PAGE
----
The Houthi rebels on Sunday accepted a five-day humanitarian ceasefire in Yemen, as proposed by Saudi Arabia.
"We announce our acceptance of the humanitarian ceasefire that will begin on Tuesday," an army spokesperson allied with the Houthi forces, Colonel Sharaf Luqman, said on Sunday.
He, however, stressed that the military would relalitate if there was any violation of the ceasefire by Al Qaeda or others. The ceasefire will come into effect at 11pm (2000 GMT) on Tuesday during which humanitarian aid to the civilians will be brought in.
In a bid to restore the government of President Abd-Rabbu Mansour Hadi, the Saudi Arabia-led coalition airstrikes, backed by the United States, have been targeting the Houthis and army units loyal to former president Ali Abdullah Saleh since March.
The acceptance of the truce was announced by the Houthis hours after a Saudi-led coalition carried out air raids in the Yemeni capital of Sanaa in which former president Ali Abdullah Saleh's house, was also targeted, Reuters reported citing witnesses and members of ex-leader's political party.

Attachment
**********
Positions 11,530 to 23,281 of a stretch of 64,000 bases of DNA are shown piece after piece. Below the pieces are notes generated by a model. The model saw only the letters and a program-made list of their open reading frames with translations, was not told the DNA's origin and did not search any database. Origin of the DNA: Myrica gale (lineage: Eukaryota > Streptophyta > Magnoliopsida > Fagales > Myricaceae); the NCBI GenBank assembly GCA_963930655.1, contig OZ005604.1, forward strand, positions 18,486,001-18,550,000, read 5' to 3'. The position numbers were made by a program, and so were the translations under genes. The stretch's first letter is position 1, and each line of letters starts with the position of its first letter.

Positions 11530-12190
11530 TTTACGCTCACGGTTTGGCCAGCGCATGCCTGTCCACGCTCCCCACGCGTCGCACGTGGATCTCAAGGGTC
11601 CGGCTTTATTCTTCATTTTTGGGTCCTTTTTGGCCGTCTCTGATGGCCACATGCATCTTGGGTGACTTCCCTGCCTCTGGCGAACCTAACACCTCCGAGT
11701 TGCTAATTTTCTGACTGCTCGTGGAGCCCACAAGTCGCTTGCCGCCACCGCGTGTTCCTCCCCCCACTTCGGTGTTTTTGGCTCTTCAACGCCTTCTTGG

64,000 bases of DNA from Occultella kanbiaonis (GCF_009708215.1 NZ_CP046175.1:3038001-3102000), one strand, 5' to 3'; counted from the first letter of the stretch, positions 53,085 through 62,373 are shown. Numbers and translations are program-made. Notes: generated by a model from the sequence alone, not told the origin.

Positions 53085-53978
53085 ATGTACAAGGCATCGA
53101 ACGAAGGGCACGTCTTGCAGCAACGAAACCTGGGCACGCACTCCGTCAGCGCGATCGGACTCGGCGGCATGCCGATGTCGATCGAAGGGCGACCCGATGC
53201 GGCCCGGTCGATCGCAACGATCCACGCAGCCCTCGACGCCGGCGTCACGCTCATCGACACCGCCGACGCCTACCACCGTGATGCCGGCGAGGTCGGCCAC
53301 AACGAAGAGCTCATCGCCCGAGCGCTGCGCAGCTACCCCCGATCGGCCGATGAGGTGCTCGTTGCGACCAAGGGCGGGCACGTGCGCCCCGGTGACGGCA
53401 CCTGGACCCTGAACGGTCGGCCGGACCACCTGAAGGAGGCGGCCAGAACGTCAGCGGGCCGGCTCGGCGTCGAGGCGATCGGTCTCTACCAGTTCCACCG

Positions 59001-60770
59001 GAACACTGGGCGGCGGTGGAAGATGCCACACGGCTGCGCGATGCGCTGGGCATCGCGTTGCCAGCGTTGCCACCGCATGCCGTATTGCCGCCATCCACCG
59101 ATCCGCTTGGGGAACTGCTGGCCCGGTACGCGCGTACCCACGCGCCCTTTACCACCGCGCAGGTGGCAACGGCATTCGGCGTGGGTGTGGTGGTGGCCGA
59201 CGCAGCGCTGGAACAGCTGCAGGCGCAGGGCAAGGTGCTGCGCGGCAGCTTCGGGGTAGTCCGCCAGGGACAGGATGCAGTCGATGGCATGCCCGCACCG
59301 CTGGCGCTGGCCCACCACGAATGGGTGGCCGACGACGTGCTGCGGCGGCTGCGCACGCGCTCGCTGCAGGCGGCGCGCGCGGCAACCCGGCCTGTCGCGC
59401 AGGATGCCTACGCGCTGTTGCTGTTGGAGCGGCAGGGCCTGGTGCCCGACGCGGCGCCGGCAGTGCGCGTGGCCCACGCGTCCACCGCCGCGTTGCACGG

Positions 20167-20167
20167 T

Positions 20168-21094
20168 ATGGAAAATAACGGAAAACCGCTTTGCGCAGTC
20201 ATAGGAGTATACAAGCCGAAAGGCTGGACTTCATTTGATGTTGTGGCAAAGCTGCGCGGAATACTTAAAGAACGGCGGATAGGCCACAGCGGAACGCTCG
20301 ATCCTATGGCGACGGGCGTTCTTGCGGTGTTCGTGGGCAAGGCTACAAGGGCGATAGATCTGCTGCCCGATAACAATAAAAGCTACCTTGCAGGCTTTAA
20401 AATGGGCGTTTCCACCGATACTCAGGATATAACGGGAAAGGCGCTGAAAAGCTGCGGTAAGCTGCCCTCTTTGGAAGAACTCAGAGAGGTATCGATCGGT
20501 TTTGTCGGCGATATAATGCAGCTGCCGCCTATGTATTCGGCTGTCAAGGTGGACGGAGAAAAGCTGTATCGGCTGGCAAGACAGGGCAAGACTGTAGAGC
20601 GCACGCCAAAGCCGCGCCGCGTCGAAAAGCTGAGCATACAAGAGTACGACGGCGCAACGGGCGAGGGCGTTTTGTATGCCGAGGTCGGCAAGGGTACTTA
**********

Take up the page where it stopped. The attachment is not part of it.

On Friday, Saudi Arabia had indicated that it was going to launch a major offensive in Saada - a Houthi stronghold, where it had dropped leaflets asking civilians to flee the area. The Saudi-led coalition hit Yemen with 130 air strikes on Saturday.
A senior UN official told Reuters that on Saturday the Suadi coalition forces carried out 130 airstrikes in Saada, some of which violated international law.
"The indiscriminate bombing of populated areas, with or without prior warning, is in contravention of international humanitarian law," the UN Humanitarian Coordinator for Yemen, Johannes van der Klaauw, said in a statement later in the day.
"Many civilians are effectively trapped in Saada as they are unable to access transport because of the fuel shortage. The targeting of an entire governorate will put countless civilians at risk."